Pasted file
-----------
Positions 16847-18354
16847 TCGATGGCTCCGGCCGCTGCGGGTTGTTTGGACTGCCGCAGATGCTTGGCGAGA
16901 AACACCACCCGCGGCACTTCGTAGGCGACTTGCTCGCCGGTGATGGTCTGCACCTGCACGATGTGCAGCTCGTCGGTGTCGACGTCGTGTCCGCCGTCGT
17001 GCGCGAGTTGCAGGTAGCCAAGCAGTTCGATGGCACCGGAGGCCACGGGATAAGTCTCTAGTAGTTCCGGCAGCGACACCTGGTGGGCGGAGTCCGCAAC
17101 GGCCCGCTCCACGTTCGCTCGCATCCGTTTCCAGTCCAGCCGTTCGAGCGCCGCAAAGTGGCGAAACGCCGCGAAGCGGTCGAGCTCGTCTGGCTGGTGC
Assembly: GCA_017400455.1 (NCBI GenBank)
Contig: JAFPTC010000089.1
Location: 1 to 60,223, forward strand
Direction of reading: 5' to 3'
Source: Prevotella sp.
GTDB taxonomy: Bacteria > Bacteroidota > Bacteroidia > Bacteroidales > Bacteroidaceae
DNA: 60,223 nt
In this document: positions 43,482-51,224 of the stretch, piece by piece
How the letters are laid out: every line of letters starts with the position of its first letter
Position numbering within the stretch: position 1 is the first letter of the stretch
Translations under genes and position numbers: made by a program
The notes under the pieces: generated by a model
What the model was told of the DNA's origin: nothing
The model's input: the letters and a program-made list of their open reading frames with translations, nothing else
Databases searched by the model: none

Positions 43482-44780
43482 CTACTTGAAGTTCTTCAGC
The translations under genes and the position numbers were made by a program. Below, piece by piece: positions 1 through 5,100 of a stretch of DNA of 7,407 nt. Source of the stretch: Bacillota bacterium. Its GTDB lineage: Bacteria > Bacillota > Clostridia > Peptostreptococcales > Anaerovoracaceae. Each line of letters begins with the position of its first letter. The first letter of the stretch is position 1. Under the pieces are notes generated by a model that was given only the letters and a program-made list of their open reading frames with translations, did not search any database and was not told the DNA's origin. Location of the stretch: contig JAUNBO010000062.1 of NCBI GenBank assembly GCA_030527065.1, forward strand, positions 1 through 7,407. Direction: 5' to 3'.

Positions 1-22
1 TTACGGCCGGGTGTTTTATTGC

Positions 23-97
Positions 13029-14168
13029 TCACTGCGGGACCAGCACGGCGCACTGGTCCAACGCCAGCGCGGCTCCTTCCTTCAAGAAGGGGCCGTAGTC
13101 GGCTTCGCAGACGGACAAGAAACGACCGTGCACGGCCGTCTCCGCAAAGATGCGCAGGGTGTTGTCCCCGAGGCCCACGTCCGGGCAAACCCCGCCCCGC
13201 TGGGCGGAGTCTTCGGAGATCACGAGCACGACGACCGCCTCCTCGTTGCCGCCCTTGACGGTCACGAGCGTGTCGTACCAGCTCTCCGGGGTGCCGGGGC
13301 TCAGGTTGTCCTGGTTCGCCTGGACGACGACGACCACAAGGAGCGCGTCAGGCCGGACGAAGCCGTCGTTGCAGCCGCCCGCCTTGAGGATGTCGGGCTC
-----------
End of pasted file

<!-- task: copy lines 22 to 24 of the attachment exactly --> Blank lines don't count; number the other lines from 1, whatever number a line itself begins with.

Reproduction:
43482 CTACTTGAAGTTCTTCAGC
The translations under genes and the position numbers were made by a program. Below, piece by piece: positions 1 through 5,100 of a stretch of DNA of 7,407 nt. Source of the stretch: Bacillota bacterium. Its GTDB lineage: Bacteria > Bacillota > Clostridia > Peptostreptococcales > Anaerovoracaceae. Each line of letters begins with the position of its first letter. The first letter of the stretch is position 1. Under the pieces are notes generated by a model that was given only the letters and a program-made list of their open reading frames with translations, did not search any database and was not told the DNA's origin. Location of the stretch: contig JAUNBO010000062.1 of NCBI GenBank assembly GCA_030527065.1, forward strand, positions 1 through 7,407. Direction: 5' to 3'.

Positions 1-22